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May 14, 2012

The Economist: Downing Street gets down--and down to work.

For The Economist's take on the shape of the United Kingdom and the governing Conservative Party's mid-term slump, see "The Cameron Government: Crisis? What Crisis?". Excerpt:

Two years ago this week David Cameron and Nick Clegg launched their coalition government in a sun-dappled Downing Street garden, at a joint press conference so filled with smiles, jokes and shared glances that it was compared to a gay wedding. On May 8th Britain’s Conservative prime minister and his Liberal Democrat deputy renewed their coalition vows in a tractor factory. There were few jokes. The work of government was “hard”, Mr Cameron told stony-faced workers.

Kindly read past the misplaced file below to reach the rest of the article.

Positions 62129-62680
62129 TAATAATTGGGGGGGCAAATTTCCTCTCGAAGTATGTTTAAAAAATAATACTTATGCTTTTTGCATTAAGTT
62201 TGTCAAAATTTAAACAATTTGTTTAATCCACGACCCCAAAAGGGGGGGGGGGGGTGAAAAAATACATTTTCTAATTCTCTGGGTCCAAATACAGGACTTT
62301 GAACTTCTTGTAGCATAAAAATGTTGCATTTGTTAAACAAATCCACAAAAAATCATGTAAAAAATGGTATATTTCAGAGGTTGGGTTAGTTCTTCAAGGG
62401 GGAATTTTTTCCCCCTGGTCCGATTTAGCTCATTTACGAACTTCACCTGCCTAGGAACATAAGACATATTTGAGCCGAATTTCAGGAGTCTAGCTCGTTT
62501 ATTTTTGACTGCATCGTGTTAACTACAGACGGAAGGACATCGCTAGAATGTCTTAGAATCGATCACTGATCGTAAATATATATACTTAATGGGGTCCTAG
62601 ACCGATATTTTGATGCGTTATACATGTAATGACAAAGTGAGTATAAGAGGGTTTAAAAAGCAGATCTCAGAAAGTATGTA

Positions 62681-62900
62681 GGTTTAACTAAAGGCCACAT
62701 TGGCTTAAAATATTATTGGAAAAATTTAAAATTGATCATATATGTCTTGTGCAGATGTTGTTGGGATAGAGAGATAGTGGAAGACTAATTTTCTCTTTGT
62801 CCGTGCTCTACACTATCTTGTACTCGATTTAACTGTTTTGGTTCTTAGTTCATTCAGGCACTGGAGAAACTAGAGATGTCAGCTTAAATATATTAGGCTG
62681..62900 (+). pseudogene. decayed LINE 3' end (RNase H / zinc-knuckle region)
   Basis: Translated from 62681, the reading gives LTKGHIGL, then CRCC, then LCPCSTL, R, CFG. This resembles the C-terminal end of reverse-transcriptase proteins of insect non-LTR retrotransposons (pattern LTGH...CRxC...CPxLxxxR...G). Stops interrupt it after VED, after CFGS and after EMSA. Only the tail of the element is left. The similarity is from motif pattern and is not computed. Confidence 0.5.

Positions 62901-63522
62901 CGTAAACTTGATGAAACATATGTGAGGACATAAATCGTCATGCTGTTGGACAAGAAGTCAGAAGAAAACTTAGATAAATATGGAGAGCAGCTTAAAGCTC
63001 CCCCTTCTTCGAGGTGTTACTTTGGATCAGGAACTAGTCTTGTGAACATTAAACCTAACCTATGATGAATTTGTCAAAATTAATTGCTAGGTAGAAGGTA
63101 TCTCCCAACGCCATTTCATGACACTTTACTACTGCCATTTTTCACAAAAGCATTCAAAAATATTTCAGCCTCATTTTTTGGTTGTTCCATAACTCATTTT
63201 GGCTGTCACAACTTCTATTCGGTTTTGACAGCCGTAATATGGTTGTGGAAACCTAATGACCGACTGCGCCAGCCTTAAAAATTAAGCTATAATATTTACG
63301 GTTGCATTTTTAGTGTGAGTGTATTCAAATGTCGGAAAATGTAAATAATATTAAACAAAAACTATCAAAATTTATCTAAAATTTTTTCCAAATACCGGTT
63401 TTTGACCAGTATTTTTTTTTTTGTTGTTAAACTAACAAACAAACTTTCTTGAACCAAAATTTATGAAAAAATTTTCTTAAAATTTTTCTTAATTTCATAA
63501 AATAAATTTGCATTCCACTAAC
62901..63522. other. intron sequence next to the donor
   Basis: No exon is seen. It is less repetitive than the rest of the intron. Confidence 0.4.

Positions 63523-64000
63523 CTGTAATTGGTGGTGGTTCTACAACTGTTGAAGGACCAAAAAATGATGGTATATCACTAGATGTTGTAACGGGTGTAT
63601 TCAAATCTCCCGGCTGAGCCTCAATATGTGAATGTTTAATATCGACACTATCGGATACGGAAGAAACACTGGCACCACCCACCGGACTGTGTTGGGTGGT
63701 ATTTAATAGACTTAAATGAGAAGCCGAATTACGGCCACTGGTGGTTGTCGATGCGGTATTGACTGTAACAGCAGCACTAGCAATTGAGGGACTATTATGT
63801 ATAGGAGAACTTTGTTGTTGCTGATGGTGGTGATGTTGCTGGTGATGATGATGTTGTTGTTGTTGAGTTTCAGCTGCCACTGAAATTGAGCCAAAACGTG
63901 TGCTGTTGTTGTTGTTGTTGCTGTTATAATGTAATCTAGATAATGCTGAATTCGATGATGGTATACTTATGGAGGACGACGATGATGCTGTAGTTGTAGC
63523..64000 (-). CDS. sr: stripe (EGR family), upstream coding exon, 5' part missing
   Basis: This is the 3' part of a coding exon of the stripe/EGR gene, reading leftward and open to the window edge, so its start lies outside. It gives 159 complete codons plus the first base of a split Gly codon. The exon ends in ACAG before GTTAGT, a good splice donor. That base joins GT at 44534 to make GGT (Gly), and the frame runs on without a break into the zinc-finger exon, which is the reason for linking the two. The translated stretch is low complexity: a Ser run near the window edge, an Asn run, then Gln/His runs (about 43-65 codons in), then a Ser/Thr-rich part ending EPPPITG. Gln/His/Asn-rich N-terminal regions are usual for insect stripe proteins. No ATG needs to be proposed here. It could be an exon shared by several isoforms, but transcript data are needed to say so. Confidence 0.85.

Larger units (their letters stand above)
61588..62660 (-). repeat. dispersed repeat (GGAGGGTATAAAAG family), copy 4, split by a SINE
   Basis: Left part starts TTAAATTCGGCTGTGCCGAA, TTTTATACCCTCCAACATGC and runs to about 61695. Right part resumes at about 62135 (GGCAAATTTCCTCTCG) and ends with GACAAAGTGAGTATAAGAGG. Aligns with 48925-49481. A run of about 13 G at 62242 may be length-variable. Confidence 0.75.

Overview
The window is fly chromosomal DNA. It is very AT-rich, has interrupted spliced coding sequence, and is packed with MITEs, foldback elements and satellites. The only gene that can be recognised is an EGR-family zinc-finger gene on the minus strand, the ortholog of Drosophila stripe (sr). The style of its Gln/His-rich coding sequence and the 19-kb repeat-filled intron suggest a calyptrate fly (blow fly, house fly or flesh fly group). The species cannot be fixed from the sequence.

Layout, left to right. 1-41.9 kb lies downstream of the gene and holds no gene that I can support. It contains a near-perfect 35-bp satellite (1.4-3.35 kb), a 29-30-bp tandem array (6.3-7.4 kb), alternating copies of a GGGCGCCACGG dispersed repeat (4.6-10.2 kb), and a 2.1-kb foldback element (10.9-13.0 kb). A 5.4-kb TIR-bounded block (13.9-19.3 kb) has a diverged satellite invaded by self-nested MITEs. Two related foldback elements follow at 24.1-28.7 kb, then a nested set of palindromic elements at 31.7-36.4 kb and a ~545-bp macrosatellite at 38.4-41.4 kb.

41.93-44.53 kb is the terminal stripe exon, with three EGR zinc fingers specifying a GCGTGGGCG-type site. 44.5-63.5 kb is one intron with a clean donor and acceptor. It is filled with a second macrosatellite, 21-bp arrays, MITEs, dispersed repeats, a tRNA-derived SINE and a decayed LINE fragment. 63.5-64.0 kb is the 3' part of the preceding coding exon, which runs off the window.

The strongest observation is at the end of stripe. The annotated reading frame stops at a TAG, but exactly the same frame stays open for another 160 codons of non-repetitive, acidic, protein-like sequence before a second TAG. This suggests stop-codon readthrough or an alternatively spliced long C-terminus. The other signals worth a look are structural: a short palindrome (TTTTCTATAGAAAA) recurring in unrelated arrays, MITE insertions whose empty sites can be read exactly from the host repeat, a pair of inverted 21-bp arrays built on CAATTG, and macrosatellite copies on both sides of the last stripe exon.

Two-thirds of voters now disapprove of Mr Cameron’s performance and three-quarters disdain Mr Clegg’s. In local elections on May 3rd their parties lost hundreds of council seats, mostly to the opposition Labour Party: when Boris Johnson, the Tory mayor of London, bucked the trend and kept his job, that prompted gossip that he would be a better leader.

Britain’s economy has dipped back into recession. A judicial inquiry into the press has revealed a shamefully cosy relationship between Conservative leaders and newspapers owned by Rupert Murdoch. The government, and the prime minister in particular, are described as “out of touch” and told to “get a grip”—and that is just to quote Conservatives in Parliament.


Posted by JD Hull at May 14, 2012 12:36 PM


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